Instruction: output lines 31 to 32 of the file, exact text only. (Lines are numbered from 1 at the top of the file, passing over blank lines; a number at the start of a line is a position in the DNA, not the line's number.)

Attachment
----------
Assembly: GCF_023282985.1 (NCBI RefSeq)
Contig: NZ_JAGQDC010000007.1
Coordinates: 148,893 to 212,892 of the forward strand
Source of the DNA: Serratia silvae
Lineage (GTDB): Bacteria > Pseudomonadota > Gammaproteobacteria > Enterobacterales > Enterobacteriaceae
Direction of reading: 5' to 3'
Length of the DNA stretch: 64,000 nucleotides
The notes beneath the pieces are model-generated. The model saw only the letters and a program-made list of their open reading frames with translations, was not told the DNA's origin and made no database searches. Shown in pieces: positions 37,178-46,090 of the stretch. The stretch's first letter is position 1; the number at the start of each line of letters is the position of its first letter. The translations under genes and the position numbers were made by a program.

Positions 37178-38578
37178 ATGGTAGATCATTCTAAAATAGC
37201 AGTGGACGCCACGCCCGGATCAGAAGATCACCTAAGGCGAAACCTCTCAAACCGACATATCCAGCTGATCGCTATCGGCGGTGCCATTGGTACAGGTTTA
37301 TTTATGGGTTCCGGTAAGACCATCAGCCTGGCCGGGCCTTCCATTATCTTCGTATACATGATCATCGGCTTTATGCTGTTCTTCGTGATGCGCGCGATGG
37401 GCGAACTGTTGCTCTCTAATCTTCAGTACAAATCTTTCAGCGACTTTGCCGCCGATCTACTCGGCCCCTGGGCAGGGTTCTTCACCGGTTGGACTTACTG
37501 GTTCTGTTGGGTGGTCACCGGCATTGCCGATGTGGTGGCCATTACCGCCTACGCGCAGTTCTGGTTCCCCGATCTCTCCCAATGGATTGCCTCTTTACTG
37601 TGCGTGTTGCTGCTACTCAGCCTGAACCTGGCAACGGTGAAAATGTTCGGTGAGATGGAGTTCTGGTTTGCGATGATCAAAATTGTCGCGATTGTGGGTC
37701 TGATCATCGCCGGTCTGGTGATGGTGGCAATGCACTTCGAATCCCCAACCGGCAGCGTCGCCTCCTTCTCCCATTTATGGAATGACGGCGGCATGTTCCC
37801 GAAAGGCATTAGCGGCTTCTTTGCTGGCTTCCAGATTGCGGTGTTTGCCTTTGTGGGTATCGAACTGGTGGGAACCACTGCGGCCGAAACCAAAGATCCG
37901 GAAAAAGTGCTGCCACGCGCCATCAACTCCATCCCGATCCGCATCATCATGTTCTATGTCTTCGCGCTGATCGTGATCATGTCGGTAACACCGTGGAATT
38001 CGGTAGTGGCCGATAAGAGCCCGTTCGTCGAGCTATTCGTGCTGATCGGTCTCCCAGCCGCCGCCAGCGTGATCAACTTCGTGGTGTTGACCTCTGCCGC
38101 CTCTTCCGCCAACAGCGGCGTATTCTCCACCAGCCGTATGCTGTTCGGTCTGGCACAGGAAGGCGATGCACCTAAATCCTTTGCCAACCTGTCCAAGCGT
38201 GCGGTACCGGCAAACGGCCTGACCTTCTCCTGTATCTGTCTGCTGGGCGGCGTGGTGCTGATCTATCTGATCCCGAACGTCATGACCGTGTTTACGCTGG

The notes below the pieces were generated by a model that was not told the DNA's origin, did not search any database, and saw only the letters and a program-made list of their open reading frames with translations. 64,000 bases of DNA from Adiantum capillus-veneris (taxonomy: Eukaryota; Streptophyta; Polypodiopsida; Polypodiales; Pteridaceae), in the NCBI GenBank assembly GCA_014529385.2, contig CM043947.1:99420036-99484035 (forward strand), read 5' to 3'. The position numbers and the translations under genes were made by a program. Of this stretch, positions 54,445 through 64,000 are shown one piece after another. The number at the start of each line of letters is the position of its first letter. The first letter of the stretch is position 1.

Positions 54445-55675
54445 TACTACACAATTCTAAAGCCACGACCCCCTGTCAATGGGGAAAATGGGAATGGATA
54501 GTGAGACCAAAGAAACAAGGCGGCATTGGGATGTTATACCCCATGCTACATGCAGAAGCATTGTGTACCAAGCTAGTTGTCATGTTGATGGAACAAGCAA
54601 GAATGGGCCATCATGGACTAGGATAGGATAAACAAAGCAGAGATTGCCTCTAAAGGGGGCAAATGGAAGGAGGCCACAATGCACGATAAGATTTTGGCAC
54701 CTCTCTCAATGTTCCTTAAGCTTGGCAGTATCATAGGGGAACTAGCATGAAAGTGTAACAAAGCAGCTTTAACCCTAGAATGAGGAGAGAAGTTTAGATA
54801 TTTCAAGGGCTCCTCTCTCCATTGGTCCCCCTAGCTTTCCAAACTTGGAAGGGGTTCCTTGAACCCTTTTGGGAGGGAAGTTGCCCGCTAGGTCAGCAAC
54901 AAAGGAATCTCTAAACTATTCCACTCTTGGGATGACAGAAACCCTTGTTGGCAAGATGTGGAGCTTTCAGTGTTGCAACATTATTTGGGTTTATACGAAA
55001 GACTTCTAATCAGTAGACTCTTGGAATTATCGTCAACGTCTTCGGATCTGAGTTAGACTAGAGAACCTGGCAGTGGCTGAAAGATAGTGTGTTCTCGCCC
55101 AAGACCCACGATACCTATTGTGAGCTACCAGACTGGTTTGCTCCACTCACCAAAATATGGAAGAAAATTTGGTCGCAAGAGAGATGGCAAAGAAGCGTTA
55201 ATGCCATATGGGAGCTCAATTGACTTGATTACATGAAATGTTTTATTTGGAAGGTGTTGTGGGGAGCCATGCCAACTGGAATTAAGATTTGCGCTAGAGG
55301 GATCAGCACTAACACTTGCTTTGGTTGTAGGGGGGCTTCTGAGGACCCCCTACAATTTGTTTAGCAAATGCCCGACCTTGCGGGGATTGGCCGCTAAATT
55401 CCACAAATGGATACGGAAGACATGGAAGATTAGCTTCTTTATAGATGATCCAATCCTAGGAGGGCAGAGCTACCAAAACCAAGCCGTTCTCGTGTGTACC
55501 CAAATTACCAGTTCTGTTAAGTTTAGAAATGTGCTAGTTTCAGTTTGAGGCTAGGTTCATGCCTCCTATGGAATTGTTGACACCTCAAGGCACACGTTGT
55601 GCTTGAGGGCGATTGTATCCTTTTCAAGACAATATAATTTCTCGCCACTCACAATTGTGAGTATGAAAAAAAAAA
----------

55101 AAGACCCACGATACCTATTGTGAGCTACCAGACTGGTTTGCTCCACTCACCAAAATATGGAAGAAAATTTGGTCGCAAGAGAGATGGCAAAGAAGCGTTA
55201 ATGCCATATGGGAGCTCAATTGACTTGATTACATGAAATGTTTTATTTGGAAGGTGTTGTGGGGAGCCATGCCAACTGGAATTAAGATTTGCGCTAGAGG